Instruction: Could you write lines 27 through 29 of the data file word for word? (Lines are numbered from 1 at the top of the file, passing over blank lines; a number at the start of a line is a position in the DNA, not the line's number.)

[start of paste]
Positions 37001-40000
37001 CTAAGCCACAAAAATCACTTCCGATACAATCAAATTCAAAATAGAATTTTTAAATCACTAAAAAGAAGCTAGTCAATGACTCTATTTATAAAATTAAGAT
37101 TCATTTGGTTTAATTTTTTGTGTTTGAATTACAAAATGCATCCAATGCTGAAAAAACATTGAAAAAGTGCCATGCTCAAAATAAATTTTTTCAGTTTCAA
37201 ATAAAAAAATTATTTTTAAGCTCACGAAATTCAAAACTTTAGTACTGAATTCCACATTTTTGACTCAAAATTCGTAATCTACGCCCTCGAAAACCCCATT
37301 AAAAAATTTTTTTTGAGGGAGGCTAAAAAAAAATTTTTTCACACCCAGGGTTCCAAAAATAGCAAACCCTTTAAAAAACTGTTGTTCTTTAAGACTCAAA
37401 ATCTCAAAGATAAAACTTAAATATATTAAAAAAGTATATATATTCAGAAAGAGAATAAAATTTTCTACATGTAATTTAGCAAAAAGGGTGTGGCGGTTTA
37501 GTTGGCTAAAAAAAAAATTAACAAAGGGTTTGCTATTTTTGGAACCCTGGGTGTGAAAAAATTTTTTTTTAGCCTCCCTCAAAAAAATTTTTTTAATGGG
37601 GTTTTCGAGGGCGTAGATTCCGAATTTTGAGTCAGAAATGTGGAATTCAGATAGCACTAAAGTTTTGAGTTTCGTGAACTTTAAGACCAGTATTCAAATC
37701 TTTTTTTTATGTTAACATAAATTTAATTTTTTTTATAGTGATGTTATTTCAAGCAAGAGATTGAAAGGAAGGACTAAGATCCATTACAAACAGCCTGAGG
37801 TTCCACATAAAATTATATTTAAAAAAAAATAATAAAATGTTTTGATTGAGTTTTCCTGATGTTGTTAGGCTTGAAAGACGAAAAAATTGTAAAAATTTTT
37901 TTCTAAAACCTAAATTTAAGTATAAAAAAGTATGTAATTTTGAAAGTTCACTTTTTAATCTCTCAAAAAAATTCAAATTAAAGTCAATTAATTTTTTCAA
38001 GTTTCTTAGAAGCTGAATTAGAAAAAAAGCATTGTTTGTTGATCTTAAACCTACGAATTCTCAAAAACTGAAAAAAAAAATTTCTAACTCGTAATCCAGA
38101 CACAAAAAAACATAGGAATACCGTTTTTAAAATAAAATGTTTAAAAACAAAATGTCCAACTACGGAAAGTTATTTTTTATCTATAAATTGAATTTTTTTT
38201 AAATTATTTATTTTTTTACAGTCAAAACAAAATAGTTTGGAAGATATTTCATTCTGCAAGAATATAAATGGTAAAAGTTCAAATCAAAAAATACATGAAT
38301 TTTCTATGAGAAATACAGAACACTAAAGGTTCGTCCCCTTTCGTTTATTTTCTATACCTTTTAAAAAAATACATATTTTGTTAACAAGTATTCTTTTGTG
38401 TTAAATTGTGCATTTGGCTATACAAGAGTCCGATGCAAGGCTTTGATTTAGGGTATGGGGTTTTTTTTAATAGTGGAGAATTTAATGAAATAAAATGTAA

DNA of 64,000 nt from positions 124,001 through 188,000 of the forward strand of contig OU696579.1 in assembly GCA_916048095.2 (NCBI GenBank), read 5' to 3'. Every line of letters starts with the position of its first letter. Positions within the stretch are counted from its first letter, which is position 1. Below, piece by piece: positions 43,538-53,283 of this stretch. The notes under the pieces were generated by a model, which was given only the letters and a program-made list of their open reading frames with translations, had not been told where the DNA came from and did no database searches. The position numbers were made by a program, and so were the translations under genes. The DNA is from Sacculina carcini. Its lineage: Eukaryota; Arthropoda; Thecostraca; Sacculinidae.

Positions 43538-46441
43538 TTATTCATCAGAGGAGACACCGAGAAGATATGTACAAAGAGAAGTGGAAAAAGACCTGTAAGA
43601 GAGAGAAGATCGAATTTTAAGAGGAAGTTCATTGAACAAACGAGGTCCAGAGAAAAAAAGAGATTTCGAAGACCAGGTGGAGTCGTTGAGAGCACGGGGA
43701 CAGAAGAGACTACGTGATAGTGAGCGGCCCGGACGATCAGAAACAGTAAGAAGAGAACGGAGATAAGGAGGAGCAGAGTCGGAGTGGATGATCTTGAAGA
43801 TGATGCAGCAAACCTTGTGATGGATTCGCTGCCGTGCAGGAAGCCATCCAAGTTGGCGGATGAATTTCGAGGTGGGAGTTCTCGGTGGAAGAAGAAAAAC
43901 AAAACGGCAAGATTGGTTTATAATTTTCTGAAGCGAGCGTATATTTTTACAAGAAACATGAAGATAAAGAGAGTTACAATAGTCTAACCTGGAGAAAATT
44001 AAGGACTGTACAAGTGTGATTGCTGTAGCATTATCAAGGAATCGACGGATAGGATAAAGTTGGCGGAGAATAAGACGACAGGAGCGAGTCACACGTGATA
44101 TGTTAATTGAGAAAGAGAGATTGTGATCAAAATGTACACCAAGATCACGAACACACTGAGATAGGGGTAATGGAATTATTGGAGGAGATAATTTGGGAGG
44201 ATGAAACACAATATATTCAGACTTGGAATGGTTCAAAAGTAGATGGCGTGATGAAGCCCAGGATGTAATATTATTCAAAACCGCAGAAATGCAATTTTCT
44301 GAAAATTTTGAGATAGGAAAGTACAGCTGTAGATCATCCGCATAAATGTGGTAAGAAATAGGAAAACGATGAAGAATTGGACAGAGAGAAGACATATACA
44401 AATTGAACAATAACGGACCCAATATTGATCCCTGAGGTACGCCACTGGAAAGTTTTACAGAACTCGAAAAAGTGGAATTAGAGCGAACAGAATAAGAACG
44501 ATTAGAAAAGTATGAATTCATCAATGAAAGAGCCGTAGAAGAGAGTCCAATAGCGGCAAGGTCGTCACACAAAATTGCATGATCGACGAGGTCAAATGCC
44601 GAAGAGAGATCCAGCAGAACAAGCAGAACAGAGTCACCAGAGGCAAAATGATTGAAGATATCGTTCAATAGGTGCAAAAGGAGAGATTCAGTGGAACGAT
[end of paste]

44301 GAAAATTTTGAGATAGGAAAGTACAGCTGTAGATCATCCGCATAAATGTGGTAAGAAATAGGAAAACGATGAAGAATTGGACAGAGAGAAGACATATACA
44401 AATTGAACAATAACGGACCCAATATTGATCCCTGAGGTACGCCACTGGAAAGTTTTACAGAACTCGAAAAAGTGGAATTAGAGCGAACAGAATAAGAACG
44501 ATTAGAAAAGTATGAATTCATCAATGAAAGAGCCGTAGAAGAGAGTCCAATAGCGGCAAGGTCGTCACACAAAATTGCATGATCGACGAGGTCAAATGCC